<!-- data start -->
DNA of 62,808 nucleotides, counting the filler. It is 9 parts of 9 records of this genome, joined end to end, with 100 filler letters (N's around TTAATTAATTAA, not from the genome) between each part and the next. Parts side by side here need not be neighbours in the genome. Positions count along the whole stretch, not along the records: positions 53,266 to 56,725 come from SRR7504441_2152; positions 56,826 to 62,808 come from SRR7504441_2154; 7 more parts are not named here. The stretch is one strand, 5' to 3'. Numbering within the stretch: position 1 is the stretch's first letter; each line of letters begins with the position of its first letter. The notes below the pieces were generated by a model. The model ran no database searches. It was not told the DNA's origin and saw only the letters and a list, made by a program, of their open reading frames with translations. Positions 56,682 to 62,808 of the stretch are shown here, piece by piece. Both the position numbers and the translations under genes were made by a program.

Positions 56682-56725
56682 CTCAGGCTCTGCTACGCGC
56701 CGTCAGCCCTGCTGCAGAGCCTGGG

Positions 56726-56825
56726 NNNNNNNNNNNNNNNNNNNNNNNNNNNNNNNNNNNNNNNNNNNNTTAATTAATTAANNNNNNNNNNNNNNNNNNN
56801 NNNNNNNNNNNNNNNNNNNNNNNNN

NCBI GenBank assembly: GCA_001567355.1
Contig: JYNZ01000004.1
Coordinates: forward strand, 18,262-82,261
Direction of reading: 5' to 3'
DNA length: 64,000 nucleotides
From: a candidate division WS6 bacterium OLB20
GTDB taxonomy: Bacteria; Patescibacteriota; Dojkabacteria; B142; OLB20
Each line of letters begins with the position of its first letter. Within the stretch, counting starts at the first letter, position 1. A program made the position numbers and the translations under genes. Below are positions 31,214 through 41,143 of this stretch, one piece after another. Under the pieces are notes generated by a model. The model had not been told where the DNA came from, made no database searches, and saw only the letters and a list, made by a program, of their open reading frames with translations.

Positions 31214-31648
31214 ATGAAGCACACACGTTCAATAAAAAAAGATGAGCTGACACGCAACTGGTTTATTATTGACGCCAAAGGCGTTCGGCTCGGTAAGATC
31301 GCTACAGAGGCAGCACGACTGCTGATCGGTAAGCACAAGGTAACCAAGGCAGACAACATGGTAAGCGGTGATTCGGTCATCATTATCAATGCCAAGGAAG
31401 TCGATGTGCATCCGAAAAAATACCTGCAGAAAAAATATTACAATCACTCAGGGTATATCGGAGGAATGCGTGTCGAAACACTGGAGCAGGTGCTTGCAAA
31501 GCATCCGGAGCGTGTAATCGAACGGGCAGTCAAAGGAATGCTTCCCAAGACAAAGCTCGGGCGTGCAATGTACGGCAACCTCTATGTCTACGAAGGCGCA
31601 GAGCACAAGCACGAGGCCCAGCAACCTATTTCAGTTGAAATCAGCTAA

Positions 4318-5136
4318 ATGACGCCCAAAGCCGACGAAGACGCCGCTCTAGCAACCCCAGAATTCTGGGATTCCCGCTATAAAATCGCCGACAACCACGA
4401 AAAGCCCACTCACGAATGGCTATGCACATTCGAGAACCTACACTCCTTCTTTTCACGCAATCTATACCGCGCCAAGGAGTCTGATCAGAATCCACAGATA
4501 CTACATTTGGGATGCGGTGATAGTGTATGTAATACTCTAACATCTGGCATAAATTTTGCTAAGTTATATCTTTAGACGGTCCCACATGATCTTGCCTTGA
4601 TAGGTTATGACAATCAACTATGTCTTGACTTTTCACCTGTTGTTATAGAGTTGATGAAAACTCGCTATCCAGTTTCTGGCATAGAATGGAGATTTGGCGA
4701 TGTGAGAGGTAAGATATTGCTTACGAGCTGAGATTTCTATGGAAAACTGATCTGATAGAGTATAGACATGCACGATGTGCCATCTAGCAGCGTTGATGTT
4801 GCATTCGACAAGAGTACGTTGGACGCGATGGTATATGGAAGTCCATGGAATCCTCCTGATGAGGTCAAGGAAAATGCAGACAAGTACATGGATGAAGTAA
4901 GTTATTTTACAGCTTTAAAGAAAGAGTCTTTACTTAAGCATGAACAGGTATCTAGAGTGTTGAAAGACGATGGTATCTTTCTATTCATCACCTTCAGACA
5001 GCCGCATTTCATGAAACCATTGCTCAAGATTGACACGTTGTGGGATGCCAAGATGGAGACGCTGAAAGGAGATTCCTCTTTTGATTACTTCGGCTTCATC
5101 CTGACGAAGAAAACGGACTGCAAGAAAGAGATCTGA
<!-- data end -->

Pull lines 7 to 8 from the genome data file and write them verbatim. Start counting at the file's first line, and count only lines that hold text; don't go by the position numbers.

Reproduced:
56801 NNNNNNNNNNNNNNNNNNNNNNNNN

NCBI GenBank assembly: GCA_001567355.1